The point is that, not only are these two games very similar, Jurrjens is having a Greg Maddux type year. Anyone who watched them both pitch regularly will easily recognize the similarities. Neither have an over-powering fastball. Both rely on movement and location. The amazing thing about Maddux, of course, that he was able to replicate this type of performance start after start, year after year. It remains to be seen if the young Jurrjens (only 25 years old), will even be able to finish out this year with the same consistency he has shown in the season’s first half.  Maddux did this over a remarkable 23 year career which produced 355 wins and guaranteed first ballot election to the Hall of Fame as soon as he’s eligible in 2014.

But watching the game last night it was all of the sudden the mid-1990s again. The Braves once again had the best pitching staff in the National League, led by a 25 year old reincarnation of the ace of the 1990s teams.

Video Highlights of Jurrjen’s 1-hitter

July 2, 1997 Boxscore

July 1, 2011 Boxscore

Review of Pujols: More Than the Game

I love baseball.  I love books.  I love books about baseball.  Naturally, I was interested in a book about arguably the greatest player in baseball today, Albert Pujols.  The St. Louis Cardinal star has set himself apart from the class in every major area of statistical analysis for offensive production.  Scott Lamb and Tim Ellsworth have written a book that certainly makes the case for Pujols’ baseball greatness, but also asserts that for Albert there is something bigger than the game.  For Albert Pujols the game of baseball is merely a platform on which to bring glory to His Lord and Savior Jesus Christ.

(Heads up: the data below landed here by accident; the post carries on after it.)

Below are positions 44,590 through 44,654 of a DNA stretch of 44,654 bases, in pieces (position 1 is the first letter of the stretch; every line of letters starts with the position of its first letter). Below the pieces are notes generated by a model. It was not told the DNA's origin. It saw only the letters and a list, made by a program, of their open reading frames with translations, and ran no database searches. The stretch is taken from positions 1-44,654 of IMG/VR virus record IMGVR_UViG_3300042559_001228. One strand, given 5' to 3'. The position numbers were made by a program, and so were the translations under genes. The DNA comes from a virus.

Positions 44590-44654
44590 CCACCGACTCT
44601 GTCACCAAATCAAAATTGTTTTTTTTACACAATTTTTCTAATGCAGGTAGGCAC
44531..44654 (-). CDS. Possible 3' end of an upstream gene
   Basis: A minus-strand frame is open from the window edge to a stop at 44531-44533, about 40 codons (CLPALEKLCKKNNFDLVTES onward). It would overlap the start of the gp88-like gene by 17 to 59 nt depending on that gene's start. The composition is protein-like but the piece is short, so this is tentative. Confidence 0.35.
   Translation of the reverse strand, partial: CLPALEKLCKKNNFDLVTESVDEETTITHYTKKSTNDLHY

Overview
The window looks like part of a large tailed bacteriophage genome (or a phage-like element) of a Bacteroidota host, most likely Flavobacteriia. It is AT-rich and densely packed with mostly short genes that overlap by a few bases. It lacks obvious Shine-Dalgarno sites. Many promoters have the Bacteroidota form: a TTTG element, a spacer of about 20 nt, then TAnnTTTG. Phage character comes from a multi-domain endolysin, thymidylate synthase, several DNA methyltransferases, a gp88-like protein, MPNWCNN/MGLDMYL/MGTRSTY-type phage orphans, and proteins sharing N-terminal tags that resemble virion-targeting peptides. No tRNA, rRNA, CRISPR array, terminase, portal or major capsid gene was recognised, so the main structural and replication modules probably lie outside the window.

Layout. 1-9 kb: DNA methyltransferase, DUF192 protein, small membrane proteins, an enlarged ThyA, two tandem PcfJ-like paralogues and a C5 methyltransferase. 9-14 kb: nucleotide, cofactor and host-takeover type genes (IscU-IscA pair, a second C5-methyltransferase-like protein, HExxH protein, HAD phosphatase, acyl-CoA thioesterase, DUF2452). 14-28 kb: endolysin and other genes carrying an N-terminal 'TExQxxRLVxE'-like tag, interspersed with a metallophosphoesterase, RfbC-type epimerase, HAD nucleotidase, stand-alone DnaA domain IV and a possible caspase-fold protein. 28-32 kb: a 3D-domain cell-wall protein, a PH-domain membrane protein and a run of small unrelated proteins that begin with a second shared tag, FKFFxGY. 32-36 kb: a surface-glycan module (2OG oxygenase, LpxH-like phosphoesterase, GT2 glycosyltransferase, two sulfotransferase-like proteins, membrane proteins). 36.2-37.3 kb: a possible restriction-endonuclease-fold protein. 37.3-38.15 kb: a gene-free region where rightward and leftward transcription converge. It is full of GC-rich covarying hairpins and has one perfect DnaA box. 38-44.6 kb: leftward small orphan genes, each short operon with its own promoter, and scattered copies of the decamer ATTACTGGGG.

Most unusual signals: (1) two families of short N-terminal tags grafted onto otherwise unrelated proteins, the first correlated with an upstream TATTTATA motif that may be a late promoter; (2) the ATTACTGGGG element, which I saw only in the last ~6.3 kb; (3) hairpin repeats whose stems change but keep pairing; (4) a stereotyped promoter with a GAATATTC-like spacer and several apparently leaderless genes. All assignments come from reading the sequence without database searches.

Lamb and Ellsworth have carefully researched and masterfully woven together newspaper accounts, interviews with friends and teammates, and the multitude of measures of statistical analysis to tell the remarkable story of the rise of the boy from the Dominican Republic who has become an American citizen and one of the greatest players in the history of America’s pastime.  Pujols: More Than the Game (Thomas Nelson, 2011) is an immensely enjoyable guided tour of Pujols’ life and baseball career.  It is highly readable, my 11 year-old-son has begun reading the book and has regaled me with stories of Pujols’ exploits.  Written by two lifelong baseball fans, the book is also baseball-savvy enough to keep the attention of the most seasoned student of the sport.

Perhaps one of the greatest tributes I can give to Pujols is that, although I am a friend of both of the authors, when I first read the draft of the book several months ago I was able to forget who the authors were and was able simply to enjoy the book on its own merits.  Lamb and Ellsworth have written a baseball book, and I love baseball and books.